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A prospective randomized pragmatic double-blinded comparison of 0.125% and 0.0625% bupivacaine for the management of pain after operation in patients undergoing major abdominal surgery

Duncan, F, Cupitt, J, Haigh, CA, Vernon, P, Marshall, J and Nield, A 2005, 'A prospective randomized pragmatic double-blinded comparison of 0.125% and 0.0625% bupivacaine for the management of pain after operation in patients undergoing major abdominal surgery' , Acute Pain, 7 (2) , pp. 85-93.

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Abstract

Background: The aim of this prospective, pragmatic, double-blind, randomized controlled trial was to investigate the analgesic and adverse effects of two concentrations of thoracic epidural bupivacaine in patients undergoing major abdominal surgery. Our primary aim was to reduce the incidence of hypotension resulting from effective epidural analgesia. Methods: We studied 100 patients who were randomized to receive either 0.0625% bupivacaine or 0.125% bupivacaine, both with diamorphine, via a thoracic epidural. Dynamic pain was measured using a verbal ranking score and visual analogue scores. Results: No statistically significant difference was found between infusion rates or dynamic pain scores. A significantly greater number of patients receiving 0.125% bupivacaine, 63% versus 39%, were hypotensive on the day of surgery (p = 0.027). Thereafter, the trend continues but was not statistically significant. Conclusion: We were able to demonstrate that the incidence of hypotension was reduced with 0.0625% bupivacaine without affecting the quality of pain relief. However the overall incidence of hypotension remained high which restricted early mobilisation in some patients. Hypotension may be unavoidable when epidurals effectively control postoperative pain.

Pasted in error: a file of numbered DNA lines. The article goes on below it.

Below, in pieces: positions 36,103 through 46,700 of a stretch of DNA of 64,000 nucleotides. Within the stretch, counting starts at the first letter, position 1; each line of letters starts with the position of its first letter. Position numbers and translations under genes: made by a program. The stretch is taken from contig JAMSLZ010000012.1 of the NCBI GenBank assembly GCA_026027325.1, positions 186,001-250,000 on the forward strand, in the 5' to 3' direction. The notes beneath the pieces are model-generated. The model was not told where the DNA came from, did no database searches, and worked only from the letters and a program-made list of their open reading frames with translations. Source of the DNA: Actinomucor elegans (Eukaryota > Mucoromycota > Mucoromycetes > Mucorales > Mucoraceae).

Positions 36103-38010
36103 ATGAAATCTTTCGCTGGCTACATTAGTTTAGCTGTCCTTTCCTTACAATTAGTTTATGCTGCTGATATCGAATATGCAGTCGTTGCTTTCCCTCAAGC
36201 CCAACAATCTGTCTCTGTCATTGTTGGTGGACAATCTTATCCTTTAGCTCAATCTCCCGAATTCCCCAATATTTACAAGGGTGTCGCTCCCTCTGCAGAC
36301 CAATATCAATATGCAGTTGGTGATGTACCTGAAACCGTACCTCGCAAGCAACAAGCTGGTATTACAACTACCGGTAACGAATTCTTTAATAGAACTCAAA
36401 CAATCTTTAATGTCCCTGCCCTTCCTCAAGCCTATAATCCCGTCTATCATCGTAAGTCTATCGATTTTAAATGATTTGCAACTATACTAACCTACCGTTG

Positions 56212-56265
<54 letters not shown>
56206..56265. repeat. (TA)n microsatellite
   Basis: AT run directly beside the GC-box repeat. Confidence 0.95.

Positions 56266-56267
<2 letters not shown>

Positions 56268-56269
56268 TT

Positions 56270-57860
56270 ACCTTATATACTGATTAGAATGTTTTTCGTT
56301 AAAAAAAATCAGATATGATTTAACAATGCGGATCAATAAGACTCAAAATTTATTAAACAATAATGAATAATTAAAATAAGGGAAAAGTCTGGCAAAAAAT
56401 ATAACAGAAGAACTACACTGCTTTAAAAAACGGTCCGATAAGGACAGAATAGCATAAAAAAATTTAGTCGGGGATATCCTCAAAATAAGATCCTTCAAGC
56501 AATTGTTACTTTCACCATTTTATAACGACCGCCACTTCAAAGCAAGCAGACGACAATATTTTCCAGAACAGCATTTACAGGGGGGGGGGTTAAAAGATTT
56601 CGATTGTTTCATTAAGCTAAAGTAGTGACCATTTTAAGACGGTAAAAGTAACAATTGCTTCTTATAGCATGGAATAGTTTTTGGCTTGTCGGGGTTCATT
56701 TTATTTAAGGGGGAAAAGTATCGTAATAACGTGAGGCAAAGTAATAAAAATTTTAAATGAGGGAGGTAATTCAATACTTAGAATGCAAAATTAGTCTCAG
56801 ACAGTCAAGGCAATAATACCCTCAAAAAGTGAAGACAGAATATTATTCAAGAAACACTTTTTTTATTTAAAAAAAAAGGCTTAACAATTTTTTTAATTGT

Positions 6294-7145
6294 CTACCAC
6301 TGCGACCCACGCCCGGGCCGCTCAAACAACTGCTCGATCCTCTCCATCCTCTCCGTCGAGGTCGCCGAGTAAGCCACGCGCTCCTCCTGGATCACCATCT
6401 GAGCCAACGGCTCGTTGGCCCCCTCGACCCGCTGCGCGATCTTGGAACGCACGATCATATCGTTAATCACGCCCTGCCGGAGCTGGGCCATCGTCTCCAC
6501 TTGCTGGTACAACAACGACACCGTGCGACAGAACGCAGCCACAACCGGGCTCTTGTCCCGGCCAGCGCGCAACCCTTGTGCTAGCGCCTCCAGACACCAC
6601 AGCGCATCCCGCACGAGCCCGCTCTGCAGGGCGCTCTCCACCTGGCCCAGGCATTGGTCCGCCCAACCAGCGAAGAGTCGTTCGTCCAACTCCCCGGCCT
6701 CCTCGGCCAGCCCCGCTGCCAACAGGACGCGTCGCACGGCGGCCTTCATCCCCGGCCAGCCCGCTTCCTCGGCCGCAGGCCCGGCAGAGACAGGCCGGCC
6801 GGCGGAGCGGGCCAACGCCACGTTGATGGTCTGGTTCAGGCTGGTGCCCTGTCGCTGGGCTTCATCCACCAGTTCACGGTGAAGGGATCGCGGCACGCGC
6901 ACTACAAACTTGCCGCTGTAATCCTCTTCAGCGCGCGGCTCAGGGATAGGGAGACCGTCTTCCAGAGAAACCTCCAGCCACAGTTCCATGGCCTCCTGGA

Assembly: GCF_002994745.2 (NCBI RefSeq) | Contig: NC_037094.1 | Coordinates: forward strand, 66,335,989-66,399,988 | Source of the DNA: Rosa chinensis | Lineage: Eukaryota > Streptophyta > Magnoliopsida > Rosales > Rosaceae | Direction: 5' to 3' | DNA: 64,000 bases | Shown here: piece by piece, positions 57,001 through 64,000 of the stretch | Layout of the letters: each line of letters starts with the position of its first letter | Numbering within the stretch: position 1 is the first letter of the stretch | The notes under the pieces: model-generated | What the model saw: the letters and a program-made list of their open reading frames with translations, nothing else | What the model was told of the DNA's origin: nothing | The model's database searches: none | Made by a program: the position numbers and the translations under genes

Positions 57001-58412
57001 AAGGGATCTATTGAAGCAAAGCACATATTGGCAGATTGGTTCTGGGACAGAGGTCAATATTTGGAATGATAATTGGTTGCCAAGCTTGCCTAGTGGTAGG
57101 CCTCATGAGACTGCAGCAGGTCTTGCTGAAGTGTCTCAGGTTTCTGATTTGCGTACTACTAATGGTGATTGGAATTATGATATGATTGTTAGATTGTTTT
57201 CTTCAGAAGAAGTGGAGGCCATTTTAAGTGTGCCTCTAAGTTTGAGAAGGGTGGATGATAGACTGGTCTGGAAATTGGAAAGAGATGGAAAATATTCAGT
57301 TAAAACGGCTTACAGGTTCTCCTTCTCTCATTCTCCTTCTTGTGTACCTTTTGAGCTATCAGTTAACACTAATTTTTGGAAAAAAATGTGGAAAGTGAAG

Item Type: Article
Uncontrolled Keywords: Anaesthesia, regional, thoracic epidural, postoperative pain, bupivacaine and diamorphine, orthostatic hypotension
Themes: Subjects / Themes > R Medicine > R Medicine (General)
Health and Wellbeing
Schools: Colleges and Schools > College of Health & Social Care
Colleges and Schools > College of Health & Social Care > School of Nursing, Midwifery, Social Work & Social Sciences
Journal or Publication Title: Acute Pain
Publisher: Elsevier
Refereed: Yes
ISSN: 13660071
Depositing User: H Kenna
Date Deposited: 02 Aug 2007 13:32
Last Modified: 20 Aug 2013 16:44
URI: http://usir.salford.ac.uk/id/eprint/45

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